Primary Immunodeficiency Diseases Research

Primary immunodeficiency diseases are rare, inherited disorders in which the immune system cannot protect the body from infections. St. Jude researchers are working to develop better treatments for children with primary immunodeficiency diseases.  

One major focus is severe combined immunodeficiency (SCID). This life-threatening condition is found in about 40 to 100 infants in the U.S. each year. We are also researching improved therapies for related diseases such as Wiskott-Aldrich syndrome (WAS).

St. Jude research centers on two main areas: improved approaches to bone marrow transplantation (BMT) and the development of gene therapies.

Bone marrow and stem cell transplantation

Many primary immunodeficiency diseases, including SCID, can be treated with bone marrow transplants or other types of hematopoietic stem cell transplantation (HCT). A successful transplant has the potential to cure a patient by restoring the body’s immune system.

The St. Jude Transplant Program is one of the largest pediatric programs of its kind in the world. More than 2,900 transplants have been performed at St. Jude since 1982.

To improve outcomes and reduce side effects, doctors in the St. Jude Transplant Program work closely with laboratory scientists to rapidly move new developments from the lab to patient care. The program conducts clinical trials to study these new innovations. Each year, more than 100 stem cell/bone marrow transplant procedures are performed at the hospital as part of clinical trials.

St. Jude treated its first SCID patient with a bone marrow transplant in 1989 and has since treated more than 30 patients with this rare disease. The Transplant Program is now developing a new clinical trial for patients with SCID. This trial will explore a new type of bone marrow transplantation using parents as donors when a matched sibling donor is not available. This approach is called haploidentical allogeneic transplantation.

Gene therapy for severe combined immunodeficiency (SCID)

Gene therapy treats genetic disease by “correcting” a defective gene with a healthy copy. St. Jude is pioneering novel gene therapy approaches for blood and immune cell diseases.

In gene therapy, new genetic material (DNA or RNA) is introduced into a patient’s cells, most often via a disabled virus called a vector. St. Jude has played a key role in vector development, producing new vectors for patients with the bleeding disorder hemophilia and SCID.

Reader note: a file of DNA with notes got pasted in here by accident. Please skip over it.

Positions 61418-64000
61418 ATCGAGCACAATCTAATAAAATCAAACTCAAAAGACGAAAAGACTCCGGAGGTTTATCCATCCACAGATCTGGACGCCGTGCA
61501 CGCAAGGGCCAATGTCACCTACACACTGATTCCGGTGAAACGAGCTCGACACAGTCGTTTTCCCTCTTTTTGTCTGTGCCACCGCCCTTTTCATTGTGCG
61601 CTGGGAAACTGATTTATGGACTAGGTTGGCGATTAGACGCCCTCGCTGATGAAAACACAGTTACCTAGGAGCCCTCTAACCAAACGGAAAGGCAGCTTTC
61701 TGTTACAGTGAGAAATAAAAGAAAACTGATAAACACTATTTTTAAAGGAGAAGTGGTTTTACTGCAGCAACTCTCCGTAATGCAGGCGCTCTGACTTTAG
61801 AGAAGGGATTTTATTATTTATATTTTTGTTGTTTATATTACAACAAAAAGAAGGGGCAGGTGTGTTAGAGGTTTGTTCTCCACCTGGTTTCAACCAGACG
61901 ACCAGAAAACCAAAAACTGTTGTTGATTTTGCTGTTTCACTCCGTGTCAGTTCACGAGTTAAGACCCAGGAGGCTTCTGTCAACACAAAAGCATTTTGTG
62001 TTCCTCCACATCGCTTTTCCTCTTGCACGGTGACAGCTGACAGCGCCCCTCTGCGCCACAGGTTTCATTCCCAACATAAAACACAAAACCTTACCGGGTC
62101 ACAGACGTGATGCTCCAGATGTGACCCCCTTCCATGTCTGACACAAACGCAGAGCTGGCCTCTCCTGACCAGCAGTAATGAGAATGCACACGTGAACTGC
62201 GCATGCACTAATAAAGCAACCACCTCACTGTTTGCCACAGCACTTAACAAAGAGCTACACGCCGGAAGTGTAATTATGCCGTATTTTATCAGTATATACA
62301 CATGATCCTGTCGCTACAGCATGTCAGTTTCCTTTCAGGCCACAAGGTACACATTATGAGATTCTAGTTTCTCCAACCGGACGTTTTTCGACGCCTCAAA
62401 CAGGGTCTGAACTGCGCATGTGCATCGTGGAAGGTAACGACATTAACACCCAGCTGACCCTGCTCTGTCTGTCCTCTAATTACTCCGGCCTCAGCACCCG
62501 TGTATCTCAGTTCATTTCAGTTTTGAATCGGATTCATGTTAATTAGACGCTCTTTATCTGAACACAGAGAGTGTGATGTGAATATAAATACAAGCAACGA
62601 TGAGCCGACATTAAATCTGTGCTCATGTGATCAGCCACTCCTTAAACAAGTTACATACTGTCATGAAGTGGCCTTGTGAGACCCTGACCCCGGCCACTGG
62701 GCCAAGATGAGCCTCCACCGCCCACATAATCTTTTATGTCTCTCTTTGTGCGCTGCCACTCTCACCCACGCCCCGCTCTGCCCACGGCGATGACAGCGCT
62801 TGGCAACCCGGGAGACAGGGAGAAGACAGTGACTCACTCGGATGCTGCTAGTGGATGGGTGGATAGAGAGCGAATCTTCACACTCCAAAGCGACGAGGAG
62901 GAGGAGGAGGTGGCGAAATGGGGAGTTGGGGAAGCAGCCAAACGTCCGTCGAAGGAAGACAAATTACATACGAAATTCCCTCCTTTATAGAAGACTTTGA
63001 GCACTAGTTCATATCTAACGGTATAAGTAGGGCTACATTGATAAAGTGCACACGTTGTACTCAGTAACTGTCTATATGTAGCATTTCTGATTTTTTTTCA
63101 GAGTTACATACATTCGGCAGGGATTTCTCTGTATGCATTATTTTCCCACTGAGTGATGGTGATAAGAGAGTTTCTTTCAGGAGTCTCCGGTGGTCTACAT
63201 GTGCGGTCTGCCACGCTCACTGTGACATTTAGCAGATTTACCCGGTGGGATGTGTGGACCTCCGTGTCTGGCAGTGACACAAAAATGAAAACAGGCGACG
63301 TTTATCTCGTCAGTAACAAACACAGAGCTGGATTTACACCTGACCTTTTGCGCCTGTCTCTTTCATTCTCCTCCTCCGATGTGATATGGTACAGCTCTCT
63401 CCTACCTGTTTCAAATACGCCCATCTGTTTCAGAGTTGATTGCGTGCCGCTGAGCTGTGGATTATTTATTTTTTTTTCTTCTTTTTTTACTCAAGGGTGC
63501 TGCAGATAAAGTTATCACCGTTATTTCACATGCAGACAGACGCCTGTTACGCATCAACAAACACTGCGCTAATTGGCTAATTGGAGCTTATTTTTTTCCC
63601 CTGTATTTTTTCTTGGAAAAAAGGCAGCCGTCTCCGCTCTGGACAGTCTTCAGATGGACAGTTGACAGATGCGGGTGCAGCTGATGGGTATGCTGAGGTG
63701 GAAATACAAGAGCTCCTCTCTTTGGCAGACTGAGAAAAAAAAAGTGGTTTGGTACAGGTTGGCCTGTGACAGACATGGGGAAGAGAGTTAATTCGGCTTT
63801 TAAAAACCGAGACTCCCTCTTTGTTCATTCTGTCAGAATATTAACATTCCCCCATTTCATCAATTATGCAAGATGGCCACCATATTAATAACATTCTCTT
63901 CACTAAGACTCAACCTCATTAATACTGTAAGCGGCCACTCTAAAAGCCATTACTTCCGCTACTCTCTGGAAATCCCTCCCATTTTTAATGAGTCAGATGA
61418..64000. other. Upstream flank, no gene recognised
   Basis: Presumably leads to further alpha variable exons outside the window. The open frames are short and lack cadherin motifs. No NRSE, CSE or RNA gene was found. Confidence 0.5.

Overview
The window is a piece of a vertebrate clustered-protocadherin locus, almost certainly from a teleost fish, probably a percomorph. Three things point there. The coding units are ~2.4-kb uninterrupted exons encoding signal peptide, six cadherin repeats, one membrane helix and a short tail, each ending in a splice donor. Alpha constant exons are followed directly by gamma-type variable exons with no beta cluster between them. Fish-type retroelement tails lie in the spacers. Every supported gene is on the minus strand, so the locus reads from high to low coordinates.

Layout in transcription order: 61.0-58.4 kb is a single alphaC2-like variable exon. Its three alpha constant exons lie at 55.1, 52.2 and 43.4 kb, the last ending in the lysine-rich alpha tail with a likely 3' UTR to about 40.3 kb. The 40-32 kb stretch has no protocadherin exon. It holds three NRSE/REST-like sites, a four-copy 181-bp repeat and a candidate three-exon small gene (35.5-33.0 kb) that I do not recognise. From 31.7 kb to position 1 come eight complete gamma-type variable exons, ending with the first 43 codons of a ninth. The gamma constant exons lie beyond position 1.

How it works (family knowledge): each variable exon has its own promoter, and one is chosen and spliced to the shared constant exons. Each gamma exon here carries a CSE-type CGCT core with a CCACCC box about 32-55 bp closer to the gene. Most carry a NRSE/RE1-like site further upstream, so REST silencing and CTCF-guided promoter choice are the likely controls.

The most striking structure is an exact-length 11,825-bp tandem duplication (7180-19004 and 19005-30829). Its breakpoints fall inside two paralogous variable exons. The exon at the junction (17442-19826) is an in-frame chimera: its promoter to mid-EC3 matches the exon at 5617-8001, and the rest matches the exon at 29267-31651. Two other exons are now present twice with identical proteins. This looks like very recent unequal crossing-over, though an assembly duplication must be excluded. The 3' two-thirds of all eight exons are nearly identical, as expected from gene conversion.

One advance has been an innovative vector for X-linked SCID, the most common form of SCID. The vector is manufactured in the on-site Good Manufacturing Practice (GMP) facility, which moves promising discoveries from St. Jude laboratories into our clinics.

The vector is produced using a new process developed at St. Jude. The process addresses the challenge of manufacturing large quantities of clinical-grade vector in a reproducible manner.

Clinical trials led by St. Jude and the National Institute of Allergy and Infectious Diseases (NIAID) are researching whether this vector can safely provide long-lasting health benefits to patients with X-linked SCID.

 

Primary Immune Deficiency Treatment Consortium

Primary immunodeficiency diseases can be difficult to study because they are so rare. To accelerate progress, leading hospitals and research centers are working together on research programs with large groups of patients. Key areas include newborn screening programs and the development of new treatments.

St. Jude is a member of the Primary Immune Deficiency Treatment Consortium (PIDTC), an organization of centers in North America focused on improving outcomes for these diseases. The PIDTC has developed a centralized registry for patients from across North America. Data from the registry will help physicians learn more about these diseases and how best to treat them.

One goal of the PIDTC is to learn whether newborn screening for SCID can improve outcomes by diagnosing immune problems earlier. The PIDTC also develops collaborative clinical studies and helps patients connect with experts and advocacy groups.

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